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The Talking Cure: How It Might Help in the Middle East to End Nuclear Threats

Everyone realizes that a nuclear-armed Iran would pose a grave threat to the Middle East. But even a resolution to the Iranian nuclear dispute won't remove the vicious cycle of hostility and arms buildups in the region. Only by establishing confidence-building measures among all nations in the Middle East can this be achieved.

In an area filled with animosities this idea may seem hopelessly idealistic, yet the Cold War enemies, the United States and the Soviet Union, learned to build confidence and trust. A key step for the Americans and Soviets was the 1986 Stockholm Conference, which sought to reduce tensions in Europe. The Conference produced agreement on the advance notification of military exercises by the Soviet Union, the United States, Canada and thirty-two European nations. Military maneuvers exceeding a certain size could be observed by each nation. These were major breakthroughs with regard to on-site inspection into the Soviet Union--an idea the Soviets had been rejecting for decades.

The Stockholm breakthrough set the stage for nuclear arms reductions at a time of great peril. In Eastern Europe, the Soviets had stationed SS-20 missiles that could unleash multiple nuclear warheads against U.S. allies. The United States placed its Pershing II nuclear missiles in West Germany during 1983 to counter the Soviet missile threat. These new, powerful and deadly accurate weapons sent fear rippling throughout Europe.

In the Middle East today, the growing missile capability of Iran, Syria, and Israel is causing alarm. As it was during the Cold War, arms control is necessary to confront this threat. But this can only be achieved through enhanced cooperation and trust throughout the Middle East.

Think of what such cooperation would mean for the new government of Iraq, which is surrounded by heavily armed nations. The Iraqi people could devote their resources to health care, food and science instead of armaments to counter external threats. Iraq is more likely to thrive in a region reliant on trust rather than the sword. But for this to become a reality, there must be an accumulation of goodwill. Like the Soviet-American negotiations during the Cold War, it will be a daunting task.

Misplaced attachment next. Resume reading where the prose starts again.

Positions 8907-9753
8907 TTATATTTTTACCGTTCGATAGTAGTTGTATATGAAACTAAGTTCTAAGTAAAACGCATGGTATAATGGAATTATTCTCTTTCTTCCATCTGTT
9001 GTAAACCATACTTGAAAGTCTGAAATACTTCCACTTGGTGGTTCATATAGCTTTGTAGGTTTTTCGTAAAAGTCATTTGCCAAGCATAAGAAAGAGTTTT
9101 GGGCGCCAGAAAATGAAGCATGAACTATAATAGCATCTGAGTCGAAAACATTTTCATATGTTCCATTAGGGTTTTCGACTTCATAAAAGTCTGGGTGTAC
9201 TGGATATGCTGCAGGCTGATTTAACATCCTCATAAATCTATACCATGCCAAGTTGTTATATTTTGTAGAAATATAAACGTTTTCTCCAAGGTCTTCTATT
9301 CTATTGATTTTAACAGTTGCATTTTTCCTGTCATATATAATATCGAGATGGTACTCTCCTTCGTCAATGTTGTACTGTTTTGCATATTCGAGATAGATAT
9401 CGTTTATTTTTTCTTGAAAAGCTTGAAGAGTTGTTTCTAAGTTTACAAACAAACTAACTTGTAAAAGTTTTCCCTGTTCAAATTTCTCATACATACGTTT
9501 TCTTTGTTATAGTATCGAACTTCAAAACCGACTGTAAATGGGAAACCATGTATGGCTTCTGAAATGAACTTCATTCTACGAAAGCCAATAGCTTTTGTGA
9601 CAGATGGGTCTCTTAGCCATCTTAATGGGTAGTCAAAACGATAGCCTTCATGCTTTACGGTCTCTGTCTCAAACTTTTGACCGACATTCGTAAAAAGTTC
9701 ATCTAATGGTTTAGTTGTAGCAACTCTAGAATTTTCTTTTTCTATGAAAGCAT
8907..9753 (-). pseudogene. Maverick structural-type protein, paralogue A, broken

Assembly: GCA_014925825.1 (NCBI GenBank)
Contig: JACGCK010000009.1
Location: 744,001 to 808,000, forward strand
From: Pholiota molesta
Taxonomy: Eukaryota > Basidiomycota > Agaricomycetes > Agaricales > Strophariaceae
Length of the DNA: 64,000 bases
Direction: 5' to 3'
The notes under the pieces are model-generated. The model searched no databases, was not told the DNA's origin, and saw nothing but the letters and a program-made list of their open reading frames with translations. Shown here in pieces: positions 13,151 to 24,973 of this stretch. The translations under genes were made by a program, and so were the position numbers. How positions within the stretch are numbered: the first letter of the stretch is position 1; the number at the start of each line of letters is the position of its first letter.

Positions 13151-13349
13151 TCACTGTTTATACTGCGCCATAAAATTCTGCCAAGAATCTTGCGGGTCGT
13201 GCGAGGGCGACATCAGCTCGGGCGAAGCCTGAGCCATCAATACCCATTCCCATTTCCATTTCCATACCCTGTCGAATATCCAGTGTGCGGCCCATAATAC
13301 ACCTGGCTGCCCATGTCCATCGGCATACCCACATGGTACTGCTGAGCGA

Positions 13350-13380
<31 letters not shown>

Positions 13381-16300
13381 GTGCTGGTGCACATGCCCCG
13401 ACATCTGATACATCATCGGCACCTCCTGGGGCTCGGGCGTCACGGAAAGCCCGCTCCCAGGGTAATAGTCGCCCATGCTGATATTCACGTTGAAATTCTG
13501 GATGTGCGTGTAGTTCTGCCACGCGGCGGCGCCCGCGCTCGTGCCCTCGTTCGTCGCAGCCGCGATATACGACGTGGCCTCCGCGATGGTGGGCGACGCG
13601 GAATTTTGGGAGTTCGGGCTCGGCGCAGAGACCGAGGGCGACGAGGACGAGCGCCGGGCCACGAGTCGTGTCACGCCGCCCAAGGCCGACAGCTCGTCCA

President Reagan stated the policy -- "trust but verify" -- when the Soviets and Americans agreed to eliminate their nuclear missiles in Europe during 1987. Without the establishment of on-site inspection at Stockholm, there could have been no such landmark nuclear arms reductions. "Trust but verify" would be an integral part of a Middle East peace process and could take root in an agreement similar to Stockholm's.

Establishing on-site inspection would lead to arms control treaties verified by members of each Middle Eastern state. These actions would rein in the region's growing missile capability and rid the area of weapons of mass destruction. Such a long-term goal is clearly in the best interests of Iraq and other nations in the region. But a gradual process to build trust must precede it.

There's basis for hope. During the 1990s, a group of Middle Eastern nations, including Israel, agreed to notify each other in advance of military exercises and invite representatives to inspect these maneuvers. These agreements were never implemented because talks broke down owing to the controversy over Israel's own nuclear capability. These talks should resume by adopting the Stockholm model. They should focus solely on confidence-building measures involving all Middle East nations and including mandatory inspection for relevant military exercises.

Until trust is established between all nations in the Middle East, such as that achieved to end the Cold War, a Middle East peace will remain elusive. The new Iraq government and its neighbors will continue to dwell in a region full of suspicions and heavy armaments. A hostile future will await them.

This piece was distributed for non-exclusive use by the History News Service, an informal syndicate of professional historians who seek to improve the public's understanding of current events by setting these events in their historical contexts. The article may be republished as long as both the author and the History News Service are clearly credited.